Published Genealogies

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Coming across a genealogy or family history that mentions your family is an exciting thing.  A published genealogy often gathers information from many sources.  And, some of these sources may no longer be available or would be extremely difficult to find.

Genealogical collections usually give information about families for several generations, and include: the names, and birth, marriage, and death dates and places for the husband and wife, the children, and possibly siblings and parents.

However, you need to carefully evaluate each one you find. Check to see if it’s well-documented—or even documented at all.  Use caution and verify the data with other sources—primary ones if they exist. Many genealogies have been erroneously compiled because previous researchers relied exclusively upon erroneous material they found somewhere else in print.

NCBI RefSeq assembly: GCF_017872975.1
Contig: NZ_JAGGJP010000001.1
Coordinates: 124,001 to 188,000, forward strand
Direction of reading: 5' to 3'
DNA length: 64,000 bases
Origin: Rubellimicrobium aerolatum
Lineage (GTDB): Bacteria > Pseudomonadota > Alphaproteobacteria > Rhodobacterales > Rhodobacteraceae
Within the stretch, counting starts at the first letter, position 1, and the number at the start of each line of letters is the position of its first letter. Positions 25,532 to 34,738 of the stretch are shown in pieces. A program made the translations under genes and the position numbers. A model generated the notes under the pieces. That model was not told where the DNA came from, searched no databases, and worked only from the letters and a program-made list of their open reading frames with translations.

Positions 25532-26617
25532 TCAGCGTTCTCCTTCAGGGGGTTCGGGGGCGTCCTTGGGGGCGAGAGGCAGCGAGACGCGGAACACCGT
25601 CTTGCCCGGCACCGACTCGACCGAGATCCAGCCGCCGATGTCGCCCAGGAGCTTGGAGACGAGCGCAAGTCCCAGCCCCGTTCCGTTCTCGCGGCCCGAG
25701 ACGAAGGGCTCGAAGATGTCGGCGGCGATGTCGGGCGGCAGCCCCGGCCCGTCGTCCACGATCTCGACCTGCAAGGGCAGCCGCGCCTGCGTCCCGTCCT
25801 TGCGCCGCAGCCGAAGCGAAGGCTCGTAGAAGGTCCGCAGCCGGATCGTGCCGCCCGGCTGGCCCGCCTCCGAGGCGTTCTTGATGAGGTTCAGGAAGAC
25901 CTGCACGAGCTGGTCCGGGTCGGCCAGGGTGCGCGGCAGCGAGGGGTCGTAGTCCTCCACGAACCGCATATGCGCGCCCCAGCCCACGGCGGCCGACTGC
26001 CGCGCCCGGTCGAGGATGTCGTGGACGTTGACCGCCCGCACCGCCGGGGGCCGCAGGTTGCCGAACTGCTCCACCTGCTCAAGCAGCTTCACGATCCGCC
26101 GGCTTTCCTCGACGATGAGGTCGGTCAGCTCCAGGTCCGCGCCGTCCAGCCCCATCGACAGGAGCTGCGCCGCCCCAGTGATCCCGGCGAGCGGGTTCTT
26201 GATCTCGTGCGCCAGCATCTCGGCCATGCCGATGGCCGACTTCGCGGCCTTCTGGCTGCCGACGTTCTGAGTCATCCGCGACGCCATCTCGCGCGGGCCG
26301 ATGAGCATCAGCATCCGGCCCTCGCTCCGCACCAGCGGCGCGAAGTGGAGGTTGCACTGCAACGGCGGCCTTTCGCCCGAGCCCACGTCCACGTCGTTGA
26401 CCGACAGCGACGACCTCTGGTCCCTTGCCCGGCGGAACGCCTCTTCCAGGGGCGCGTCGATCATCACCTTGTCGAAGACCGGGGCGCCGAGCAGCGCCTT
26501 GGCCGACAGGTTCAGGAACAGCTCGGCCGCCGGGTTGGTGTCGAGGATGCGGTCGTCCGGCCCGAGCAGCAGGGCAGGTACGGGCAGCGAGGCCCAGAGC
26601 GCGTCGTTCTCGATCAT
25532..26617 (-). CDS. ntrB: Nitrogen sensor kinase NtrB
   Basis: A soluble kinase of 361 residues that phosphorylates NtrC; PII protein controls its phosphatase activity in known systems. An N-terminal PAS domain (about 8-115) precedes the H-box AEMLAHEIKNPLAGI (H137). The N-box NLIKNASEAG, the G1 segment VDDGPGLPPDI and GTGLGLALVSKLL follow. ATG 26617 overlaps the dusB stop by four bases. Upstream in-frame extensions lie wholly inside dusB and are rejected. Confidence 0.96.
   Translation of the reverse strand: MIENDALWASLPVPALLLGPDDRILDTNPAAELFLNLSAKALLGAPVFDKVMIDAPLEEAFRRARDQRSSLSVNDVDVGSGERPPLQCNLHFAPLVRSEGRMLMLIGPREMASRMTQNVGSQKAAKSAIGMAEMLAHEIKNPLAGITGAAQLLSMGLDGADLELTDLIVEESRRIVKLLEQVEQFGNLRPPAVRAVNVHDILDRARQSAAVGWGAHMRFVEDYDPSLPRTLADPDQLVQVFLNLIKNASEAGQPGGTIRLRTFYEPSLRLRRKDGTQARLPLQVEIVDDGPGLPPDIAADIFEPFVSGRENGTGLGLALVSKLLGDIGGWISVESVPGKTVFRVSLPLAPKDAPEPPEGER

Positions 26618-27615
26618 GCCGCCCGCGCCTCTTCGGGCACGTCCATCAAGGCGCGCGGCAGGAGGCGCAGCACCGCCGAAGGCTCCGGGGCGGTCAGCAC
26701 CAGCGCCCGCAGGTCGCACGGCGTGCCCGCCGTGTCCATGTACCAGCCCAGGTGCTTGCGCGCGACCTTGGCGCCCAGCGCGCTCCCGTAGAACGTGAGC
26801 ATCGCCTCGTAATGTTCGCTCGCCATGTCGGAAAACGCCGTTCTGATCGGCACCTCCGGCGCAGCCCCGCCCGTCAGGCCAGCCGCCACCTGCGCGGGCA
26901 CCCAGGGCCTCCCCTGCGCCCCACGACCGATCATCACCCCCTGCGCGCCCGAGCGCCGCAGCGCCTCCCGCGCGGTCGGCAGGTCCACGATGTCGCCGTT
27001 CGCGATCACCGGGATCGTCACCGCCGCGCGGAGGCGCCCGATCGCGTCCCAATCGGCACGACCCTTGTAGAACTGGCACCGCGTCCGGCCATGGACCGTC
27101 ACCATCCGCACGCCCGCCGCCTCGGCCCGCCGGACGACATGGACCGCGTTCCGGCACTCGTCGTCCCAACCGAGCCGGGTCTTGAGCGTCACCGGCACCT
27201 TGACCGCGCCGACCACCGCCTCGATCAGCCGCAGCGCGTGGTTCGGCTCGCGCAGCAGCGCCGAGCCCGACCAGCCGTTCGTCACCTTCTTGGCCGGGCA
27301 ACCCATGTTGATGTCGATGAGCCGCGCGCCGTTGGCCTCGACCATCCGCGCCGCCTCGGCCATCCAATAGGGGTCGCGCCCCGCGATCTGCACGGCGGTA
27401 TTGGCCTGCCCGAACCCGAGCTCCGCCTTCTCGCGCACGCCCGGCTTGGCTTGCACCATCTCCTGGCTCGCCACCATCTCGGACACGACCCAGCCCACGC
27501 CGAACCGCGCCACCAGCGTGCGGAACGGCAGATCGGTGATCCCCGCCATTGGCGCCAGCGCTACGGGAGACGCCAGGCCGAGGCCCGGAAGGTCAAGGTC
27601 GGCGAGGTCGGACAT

More Info at FamilySearch Wiki

Almost always include:   
•   Names
•   Relationships
•   Dates of events
•   Places of events
•   Descriptions of events important in the lives of the subjects

May also include:
•  Information on where the family emigrated from
•  Ancestral research in the old country
•  In-depth stories
•  Signatures
•  Photographs
•  Text from documents such as wills, deeds, town records
•  Source citations from the original sources

Many published genealogies are out of print and few libraries offer them on interlibrary loan.

1)  Family History Library — in the FHL Catalog do a “Subject” search using your ancestor’s surname to see if there are any published genealogies available.

2)  Heritage Quest Online — search their “Books” section

3)  Library of Congress (Washington, D.C.)
Step 1: Check to see what histories have been printed
Step 2: Order through interlibrary loan



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